22. Peptide bonds, polypeptides and proteins

We have already mentioned proteins a number of times, since there are few biological processes that do not rely on them.

The first scientific characterization of what are now known as proteins was published in 1838, the Dutch chemist, Gerardus Johannes Mulder (1802–1880).


After an analysis of a number of different substances, he proposed that they all represented versions of a common chemical core, with the molecular formula: C400H620N100O120P1S1.

The differences between proteins were primarily in the numbers of phosphate (P) and sulfur (S) atoms they contained. The name “protein”, from the Greek word πρώτα (“prota”), meaning “primary” was suggested by the Swede, Jons Jakob Ber- zelius (1779–1848) based on the presumed importance of these compounds in biological systems. Proteins could be dissolved in either water or dilute salt solutions but aggregated and became insoluble when the solution was heated; as we will see this aggregation reflects a change in protein structure.

Proteins can act as catalysts (enzymes) and regulators of chemical reactions - we have already seen how proteins act to regulate transport across membranes. Proteins control the expression of genes, how genes respond to internal and external signals, and the replication of the genetic material.

Proteins can act as structural components, determining both the shape and mechanical properties of cells and tissues. They can be motors, responsible for movements within cells and the movement of cells, tissues and the organism as a whole.

Mulder was able to break down a number of proteins through an acid hydrolysis reaction into amino acids, named because they contained amino (-NH2) and carboxylic acid (COOH) groups. Twenty different amino acids could be identified in hydrolyzed samples of proteins.

These subunits out to be α-amino acids that are linked together by peptide bonds into polypeptide chains.

We can think of an amino acid as a modified form of methane (CH4). Instead of four hydrogens attached to the central C, there is one H, an amino group (-NH2), a carboxylic acid group (-COOH), and a final, variable (R) group attached to the central "α-carbon".

The various R-groups are often referred to as "side-chains".

The four groups attached to the α-carbon are arranged at the vertices of a tetrahedron.

If all four groups attached to the α-carbon are different from one another, as they are in all amino acids except glycine, the amino acid can exist in two possible stereoisomers, which are known as enantiomers.


Enantiomers are mirror images of one another and are termed the L- and D- forms.

Only L-type amino acids are found in proteins, even though there is no obvious reason that proteins could not have also been made using both types of amino acids, or using D-amino acids.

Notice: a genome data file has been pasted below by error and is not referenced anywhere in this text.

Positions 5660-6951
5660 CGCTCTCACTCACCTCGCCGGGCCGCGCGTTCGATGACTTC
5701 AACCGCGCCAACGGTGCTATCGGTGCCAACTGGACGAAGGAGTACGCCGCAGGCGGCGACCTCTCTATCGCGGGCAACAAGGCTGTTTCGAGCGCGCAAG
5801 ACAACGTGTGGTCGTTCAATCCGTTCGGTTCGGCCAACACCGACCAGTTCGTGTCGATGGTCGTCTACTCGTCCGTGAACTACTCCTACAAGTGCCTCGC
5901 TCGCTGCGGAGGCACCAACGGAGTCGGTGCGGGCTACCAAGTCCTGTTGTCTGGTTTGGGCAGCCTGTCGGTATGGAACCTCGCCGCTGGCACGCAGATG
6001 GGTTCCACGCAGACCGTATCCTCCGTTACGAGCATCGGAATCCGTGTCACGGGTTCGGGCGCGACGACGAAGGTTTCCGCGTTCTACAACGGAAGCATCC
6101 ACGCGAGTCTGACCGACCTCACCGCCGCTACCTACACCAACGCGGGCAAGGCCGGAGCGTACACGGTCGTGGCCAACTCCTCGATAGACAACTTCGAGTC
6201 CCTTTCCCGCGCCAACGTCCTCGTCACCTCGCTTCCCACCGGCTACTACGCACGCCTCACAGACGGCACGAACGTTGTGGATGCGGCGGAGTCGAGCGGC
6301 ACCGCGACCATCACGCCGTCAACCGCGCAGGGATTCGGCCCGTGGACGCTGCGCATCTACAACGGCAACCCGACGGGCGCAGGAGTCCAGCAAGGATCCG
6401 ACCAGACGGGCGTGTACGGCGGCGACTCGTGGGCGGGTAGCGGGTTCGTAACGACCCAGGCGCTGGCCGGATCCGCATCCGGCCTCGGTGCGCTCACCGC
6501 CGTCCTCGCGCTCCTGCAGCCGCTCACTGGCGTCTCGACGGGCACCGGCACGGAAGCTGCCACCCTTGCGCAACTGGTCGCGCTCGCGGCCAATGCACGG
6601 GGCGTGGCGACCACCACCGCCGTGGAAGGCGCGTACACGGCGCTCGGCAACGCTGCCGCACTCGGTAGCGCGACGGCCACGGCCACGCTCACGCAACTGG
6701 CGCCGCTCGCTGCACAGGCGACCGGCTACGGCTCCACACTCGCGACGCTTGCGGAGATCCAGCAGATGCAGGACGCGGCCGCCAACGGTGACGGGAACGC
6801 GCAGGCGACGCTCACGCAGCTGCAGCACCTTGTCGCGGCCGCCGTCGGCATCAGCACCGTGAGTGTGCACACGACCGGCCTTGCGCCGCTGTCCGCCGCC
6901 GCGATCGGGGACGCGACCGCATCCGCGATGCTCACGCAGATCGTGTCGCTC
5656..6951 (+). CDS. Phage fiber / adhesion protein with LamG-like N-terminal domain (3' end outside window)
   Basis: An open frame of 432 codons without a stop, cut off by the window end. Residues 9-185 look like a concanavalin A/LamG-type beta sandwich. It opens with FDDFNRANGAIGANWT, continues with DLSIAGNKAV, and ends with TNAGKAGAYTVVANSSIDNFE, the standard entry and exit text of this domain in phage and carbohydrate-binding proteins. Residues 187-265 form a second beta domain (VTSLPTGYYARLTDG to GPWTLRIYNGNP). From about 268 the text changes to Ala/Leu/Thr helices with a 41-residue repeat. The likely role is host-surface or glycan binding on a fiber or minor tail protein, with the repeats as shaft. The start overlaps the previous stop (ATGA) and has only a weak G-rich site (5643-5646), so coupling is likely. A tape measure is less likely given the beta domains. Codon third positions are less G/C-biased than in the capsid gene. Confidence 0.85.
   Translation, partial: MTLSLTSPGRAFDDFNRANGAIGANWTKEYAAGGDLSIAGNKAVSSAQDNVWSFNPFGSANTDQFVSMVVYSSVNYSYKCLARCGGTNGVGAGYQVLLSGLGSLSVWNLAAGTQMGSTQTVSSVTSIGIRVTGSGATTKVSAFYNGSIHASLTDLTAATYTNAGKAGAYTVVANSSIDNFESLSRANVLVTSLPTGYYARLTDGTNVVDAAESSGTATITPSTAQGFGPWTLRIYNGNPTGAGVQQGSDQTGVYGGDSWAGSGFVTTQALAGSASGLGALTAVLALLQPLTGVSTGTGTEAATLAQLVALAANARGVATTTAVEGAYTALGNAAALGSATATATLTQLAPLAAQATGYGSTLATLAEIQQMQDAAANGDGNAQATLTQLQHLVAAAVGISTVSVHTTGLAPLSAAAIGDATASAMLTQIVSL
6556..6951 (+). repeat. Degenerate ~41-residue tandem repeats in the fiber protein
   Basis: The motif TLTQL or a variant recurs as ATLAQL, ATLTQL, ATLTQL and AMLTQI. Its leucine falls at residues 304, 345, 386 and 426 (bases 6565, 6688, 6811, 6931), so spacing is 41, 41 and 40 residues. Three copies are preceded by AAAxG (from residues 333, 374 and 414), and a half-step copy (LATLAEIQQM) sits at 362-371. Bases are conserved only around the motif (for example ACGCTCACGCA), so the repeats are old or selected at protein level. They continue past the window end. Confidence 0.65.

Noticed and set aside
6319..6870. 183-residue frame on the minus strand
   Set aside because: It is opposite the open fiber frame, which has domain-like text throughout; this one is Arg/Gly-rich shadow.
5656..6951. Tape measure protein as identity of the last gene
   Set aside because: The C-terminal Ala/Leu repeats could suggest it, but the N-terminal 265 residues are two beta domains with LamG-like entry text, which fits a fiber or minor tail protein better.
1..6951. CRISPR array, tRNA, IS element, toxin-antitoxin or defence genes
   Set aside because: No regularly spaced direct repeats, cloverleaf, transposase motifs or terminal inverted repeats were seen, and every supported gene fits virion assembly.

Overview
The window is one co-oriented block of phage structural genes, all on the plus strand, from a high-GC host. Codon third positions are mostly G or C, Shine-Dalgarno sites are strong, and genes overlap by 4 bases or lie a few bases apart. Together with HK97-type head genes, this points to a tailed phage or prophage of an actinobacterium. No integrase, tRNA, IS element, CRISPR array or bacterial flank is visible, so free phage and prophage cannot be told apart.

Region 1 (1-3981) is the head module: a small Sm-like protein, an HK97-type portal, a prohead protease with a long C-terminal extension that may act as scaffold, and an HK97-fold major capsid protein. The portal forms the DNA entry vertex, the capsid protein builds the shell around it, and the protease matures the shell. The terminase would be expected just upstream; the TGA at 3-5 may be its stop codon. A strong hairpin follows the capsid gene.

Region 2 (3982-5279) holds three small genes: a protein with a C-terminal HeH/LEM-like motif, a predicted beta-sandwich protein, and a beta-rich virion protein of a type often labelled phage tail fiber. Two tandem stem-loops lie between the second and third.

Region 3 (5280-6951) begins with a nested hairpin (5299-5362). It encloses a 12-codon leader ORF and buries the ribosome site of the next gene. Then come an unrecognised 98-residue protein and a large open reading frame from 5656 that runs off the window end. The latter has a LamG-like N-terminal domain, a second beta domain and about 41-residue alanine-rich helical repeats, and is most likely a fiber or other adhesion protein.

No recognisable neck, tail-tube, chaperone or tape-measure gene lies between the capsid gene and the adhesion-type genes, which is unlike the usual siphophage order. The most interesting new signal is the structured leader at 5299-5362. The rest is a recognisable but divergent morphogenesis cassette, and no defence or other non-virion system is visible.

It is not that D-amino acids do not occur in nature, or in organisms, they do. They are found in biomolecules, such as the antibiotic gramicidin, which is composed of alternating L-and D-type amino acids - however gramicidin is synthesized by a different process than that used to synthesize proteins.

It appears that the universal use of L-type amino acids is yet another example of the evolutionary relatedness of organisms (it is a homologous trait). Even though there are hundreds of different amino acids known, only 19 amino acids and one imino acid, proline, are found in proteins.

These amino acids differ in their R-groups.

Some of these R-groups are highly hydrophobic, some are hydrophilic, and some of the hydrophilic R-groups are positively or negatively charged at physiological pH.

The different R-groups provide proteins with a range of chemical properties.

[link to amino acid viewer]

Building a polypeptide:

As we noted for nucleic acids, a polymer is a chain of subunits, monomers, linked together by chemical bonds. The bond between two amino acids is known as a peptide bond. Two amino acids, joined together by a peptide bond, is known as a dipeptide.

An amino acid polymer is known as a polypeptide. A polypeptide can be composed of 20 different possible monomers that can, in theory, be linked together in any imaginable order.

The formation of a peptide bond involves what is known as a condensation or sometimes a "dehydration" reaction. In a condensation reaction two molecules are joined together and a molecule of water is released.

In a hydrolysis reaction, the reverse occurs. The addition of a water molecule is associated with splitting the original molecule into two parts.


In the case of both nucleic acids and polypeptides, polymer assembly involves a condensation reaction (with the release of water), while polymer disassembly into monomers involves a hydrolysis reaction (with water as a reactant).